5:37 PM  
Anonymous Mark Notzon said...

Dear Morris:

A short paragraph from a letter I sent to my undergrad university, after the exchange on your blog last week.

"When I arrived at the University of Ouagadougou, in Burkina Faso, West Africa in 1988 on a Fulbright teaching fellowship, I found waiting for me in my mailbox a copy of the PMLA, to which I had subscribed, articles replete with themes of all the curent "-isms." These I attempted to read, battling a cloud of mosquitoes. I am glad the mosquitoes won. 'Pathologies of epistemology," as the anthropologist, Gregory Bateson has observed, are more hazardous in the long run to the human species than pathologies of the flesh, and I eventually accepted, if it were my misfortune to fall seriously ill or expire in Africa, that laboratory of Nature had pricked conscience to the degree that I remembered myself, and the mortality I shared with those in my immediate community, So I thought it much preferable to suffer this consciously, than to absorb a false sense of empowerment--whatever the shrinking rewards of academic careerism, sitting in front of a text or screen, inebriated with the notion that as syllables burst, so do worlds; this mentality an epidemic of a type of HIV of the mind, with its epicenter in North America. I took that copy of the PMLA, and walked the narrow streets of my neighborhood, tearing out clumps of pages and distributing them to the street vendors, who found them an excellent medium for wrapping up their wares of fried plantain, sliced mangoes, and ground millet pancakes. I wish had had written the MLA to thank them for their contribution to my small success in cross-cultural diplomacy, and "sustainable" development.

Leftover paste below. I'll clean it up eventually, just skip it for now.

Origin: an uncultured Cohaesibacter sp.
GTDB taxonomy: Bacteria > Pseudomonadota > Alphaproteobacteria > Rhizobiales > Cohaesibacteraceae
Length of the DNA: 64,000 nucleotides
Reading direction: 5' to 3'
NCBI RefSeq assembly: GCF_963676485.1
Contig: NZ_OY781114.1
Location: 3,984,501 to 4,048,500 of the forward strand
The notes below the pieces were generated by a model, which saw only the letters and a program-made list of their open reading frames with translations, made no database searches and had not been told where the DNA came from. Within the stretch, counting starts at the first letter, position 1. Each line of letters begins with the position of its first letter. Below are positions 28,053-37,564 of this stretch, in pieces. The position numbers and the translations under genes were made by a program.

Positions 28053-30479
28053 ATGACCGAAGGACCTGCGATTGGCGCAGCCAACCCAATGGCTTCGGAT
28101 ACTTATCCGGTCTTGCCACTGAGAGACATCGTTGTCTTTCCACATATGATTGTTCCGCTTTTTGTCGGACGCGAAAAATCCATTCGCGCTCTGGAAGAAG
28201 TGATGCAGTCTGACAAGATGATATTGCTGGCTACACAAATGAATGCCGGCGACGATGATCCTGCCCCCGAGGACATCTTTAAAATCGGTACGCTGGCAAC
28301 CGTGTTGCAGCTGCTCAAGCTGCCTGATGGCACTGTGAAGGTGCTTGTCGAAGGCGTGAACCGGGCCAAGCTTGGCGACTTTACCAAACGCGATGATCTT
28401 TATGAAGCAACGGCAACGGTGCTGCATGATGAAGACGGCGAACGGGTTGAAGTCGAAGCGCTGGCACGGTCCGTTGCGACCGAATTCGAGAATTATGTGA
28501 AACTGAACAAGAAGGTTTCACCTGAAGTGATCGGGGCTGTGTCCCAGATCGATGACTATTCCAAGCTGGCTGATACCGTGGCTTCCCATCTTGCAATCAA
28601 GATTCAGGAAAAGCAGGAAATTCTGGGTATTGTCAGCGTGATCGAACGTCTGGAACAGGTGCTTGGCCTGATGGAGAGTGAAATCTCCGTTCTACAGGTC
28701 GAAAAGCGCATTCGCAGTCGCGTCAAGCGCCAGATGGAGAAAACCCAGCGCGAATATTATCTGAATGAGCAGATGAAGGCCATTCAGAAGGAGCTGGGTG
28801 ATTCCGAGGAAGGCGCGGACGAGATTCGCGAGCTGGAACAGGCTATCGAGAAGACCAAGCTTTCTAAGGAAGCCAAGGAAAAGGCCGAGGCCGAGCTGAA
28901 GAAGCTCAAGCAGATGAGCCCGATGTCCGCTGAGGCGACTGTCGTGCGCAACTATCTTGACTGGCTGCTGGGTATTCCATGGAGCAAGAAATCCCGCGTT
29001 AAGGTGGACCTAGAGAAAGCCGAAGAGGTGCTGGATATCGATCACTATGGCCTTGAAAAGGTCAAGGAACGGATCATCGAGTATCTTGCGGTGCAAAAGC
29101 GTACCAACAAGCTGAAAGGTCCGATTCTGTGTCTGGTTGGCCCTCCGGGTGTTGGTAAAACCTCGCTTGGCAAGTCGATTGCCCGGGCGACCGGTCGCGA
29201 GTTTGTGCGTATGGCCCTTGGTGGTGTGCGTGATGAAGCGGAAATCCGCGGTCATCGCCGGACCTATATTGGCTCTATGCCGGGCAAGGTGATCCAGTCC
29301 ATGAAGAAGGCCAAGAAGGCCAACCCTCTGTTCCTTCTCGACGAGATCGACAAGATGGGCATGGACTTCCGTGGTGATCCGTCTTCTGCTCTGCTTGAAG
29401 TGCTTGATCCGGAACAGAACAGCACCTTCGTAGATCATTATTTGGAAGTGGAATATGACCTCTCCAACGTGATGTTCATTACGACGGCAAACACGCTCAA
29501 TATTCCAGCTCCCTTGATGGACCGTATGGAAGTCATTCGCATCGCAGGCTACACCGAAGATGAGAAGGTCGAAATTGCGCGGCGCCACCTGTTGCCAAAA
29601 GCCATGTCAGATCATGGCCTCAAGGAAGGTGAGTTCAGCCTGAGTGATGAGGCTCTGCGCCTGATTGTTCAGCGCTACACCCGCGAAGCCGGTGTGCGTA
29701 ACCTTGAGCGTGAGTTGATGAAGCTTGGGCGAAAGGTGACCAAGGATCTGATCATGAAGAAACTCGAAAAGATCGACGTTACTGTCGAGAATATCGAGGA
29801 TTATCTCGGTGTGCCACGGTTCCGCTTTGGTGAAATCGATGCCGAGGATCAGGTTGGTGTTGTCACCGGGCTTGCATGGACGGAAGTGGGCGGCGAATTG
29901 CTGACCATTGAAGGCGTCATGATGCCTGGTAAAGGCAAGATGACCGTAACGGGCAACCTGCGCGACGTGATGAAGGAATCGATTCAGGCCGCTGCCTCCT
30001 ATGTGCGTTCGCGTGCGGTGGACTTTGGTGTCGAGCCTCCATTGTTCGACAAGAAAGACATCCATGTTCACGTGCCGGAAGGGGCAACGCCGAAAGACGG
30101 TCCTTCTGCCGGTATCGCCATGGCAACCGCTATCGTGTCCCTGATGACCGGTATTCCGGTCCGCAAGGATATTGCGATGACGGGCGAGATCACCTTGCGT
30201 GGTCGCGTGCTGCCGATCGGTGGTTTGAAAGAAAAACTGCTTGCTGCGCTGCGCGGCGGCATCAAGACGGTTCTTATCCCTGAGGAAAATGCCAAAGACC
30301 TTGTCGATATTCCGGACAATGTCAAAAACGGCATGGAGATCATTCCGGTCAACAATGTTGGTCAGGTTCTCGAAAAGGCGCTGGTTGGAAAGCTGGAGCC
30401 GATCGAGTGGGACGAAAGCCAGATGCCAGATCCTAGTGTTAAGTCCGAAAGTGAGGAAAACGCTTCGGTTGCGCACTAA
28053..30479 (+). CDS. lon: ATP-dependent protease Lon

Writing that letter was the best inner cleansing I have had in sometime, and your blog has not a little to do with that.

--Mark Notzon

2:14 PM  
Blogger Morris Berman said...

Dear Mark,

Congratulations, and glad I cd be of help. The only problem is that these people are very dense, and will not be able to understand your letter. I suggest a more straightforward ps: "Please take the PMLA and stick it where the sun don't shine. Yours very sincerely, etc."


2:43 PM  
Blogger bathmate said...

It looks so good in the post.
Many thanks for your nice posting, I like it.

4:12 PM  
Blogger Morris Berman said...

You're welcome.

Are you by chance a rubber ducky?


6:40 PM  
Blogger Avital Pilpel said...

>>>>>>>>>The elite universities disdain honest intellectual inquiry, which is by its nature distrustful of authority, fiercely independent, and often subversive....

Yes, but it has to be "subversive" and "independent" in only ONE WAY -- the left-leaning way. Chomsky is hardly "marginalized"; he is, more or less, the required reading (together with Marx, for instance).

In the university where I teach, as in any other university I had taught or studied, left-wing political groups and professors were practically the only ones around.

Real subversion would come, not from saying, "I wish lots of American soldiers die in Iraq" or "Israel should be wiped off the face of the earth" -- rather standard claims -- but from saying shocking, inconceivable things like, "I think Bush's anti-terror policy makes sense"; as we see now, considering that Obama is adopting most of his measures.

1:14 AM  
Blogger Morris Berman said...

Dear Avital,

Well, there might be another interpretation of Obama adopting Bush's measures: he's basically spineless. He knows who is buttering his bread, and he acts accordingly. I mean, he has also adopted neoliberal economics and appointed neoliberal advisers; this too is spineless, it seems to me. That Obama proved to be 'Bush with a human face' doesn't make him or his policies correct.


7:42 AM  
Blogger Urania said...

I was listening to your lecture on Alternative Radio recently and you suggest leaving the US because it will get worse and worse. But go where? It seems there is trouble everywhere. You live in Mexico. I used to live there too, but now it seems like it is a nightmare there also. Where should one go?
Thanks for your work.

10:57 PM